“The theft of historic items and the damage caused to scheduled monuments and listed buildings is an assault on our history and the impact on the historic ground they have damaged should not be underestimated.

“Although no exact value can be determined for the artefacts taken, they are a piece of national history that help us to understand our past. Once these items are lost or damaged they can’t be replaced and we lose the context and the story that may have helped us to understand our ancestors better.

“The items these men took for their own gain are part of our rich history and need to be protected which is why we embarked on a lengthy and complicated investigation with Historic England and South Yorkshire Police Rural Crime Team.

“These men are now barred from metal detecting near historic sites in England and Wales and if they want to do so on any other land, they need to show the land owner a copy of the CBO before conducting metal detecting activity - if you see them not adhering to this restriction you can report it to police on 101. Breaching such orders can result in a prison sentence.”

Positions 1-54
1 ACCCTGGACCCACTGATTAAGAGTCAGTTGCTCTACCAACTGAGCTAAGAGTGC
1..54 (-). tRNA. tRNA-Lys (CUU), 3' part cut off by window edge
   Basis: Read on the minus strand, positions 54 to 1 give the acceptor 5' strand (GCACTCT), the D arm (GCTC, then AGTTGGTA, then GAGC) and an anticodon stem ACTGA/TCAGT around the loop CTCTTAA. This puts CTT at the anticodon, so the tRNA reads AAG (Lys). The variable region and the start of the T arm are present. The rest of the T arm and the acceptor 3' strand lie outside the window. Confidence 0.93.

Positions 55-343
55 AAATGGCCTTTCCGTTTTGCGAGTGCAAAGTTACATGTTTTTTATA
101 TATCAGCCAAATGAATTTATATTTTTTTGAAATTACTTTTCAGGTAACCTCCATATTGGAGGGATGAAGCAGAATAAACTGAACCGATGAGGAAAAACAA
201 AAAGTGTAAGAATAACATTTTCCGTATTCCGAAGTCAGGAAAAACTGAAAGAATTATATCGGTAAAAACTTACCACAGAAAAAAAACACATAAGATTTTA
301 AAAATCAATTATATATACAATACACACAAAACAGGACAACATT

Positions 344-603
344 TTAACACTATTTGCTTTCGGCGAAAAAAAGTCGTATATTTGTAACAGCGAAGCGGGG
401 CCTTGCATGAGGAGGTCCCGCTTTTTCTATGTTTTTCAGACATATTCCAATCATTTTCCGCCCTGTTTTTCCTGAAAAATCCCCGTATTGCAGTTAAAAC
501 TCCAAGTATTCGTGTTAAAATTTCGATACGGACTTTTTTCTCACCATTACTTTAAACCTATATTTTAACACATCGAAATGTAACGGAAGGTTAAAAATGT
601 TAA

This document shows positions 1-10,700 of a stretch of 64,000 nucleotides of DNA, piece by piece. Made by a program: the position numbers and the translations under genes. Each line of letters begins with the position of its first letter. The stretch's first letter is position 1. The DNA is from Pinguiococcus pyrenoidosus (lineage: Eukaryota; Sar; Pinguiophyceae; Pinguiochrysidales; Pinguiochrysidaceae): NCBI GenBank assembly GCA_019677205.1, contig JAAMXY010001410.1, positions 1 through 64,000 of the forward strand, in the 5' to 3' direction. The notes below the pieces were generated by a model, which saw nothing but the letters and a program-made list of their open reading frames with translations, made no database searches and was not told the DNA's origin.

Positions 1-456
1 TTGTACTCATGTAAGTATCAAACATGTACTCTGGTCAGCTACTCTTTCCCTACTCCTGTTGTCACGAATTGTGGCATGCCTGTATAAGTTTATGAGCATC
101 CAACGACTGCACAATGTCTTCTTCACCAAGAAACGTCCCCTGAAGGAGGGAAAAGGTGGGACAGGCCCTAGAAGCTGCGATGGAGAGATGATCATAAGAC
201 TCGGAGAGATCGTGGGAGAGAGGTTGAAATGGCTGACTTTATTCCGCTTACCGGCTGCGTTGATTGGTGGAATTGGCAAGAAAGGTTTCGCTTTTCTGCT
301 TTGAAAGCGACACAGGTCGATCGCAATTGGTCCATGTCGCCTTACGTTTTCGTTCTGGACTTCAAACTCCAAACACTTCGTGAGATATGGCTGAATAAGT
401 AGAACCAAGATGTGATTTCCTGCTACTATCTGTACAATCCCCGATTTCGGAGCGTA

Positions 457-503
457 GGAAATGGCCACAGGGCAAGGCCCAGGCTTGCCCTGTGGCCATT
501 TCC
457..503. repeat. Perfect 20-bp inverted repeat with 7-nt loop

Mark Harrison, Head of Heritage Crime Strategy for Historic England said: “A decade ago, we did not have the skills and techniques necessary to investigate this form of criminal behaviour. We have now developed the expertise, capability and partnerships to identify and prosecute the small criminal minority of nighthawks. The overwhelming majority of metal detectorists comply with the legislation and codes of practice.”

Mark Harrison added: “When thieves steal artefacts from a protected archaeological site, they are stealing from all of us and damaging something which is often irreplaceable.”

English Heritage Properties Curator Win Scutt, said: “Illegal metal detecting robs us of our past, and whilst this prosecution is good news, sadly the damage incidents like these cause can never be repaired. Beeston Castle and Roche Abbey are protected in law because of the lessons we can learn from their unique archaeology. Unlawful attacks like these can cause such insight to be lost forever. We are grateful to Cheshire Police and Historic England for their persistent and innovative approach to investigating this case, and bringing the perpetrators to justice.

“The ground beneath us is a wonderful library of our past. Holes dug by metal detectorists cut through these unread pages destroying all the information forever – just to tear out a precious trinket that will usually end up lost in a private collection. English Heritage is dedicated to preserving these nationally important archaeological sites. The damage incidents like these cause can never be repaired and the chance to learn about these important sites is lost for ever. We are grateful to Cheshire Police and Historic England for their persistent and innovative approach to investigating this case, and bringing the perpetrators to justice."

Pictured - The bronze age axe handles from Beeston Castle.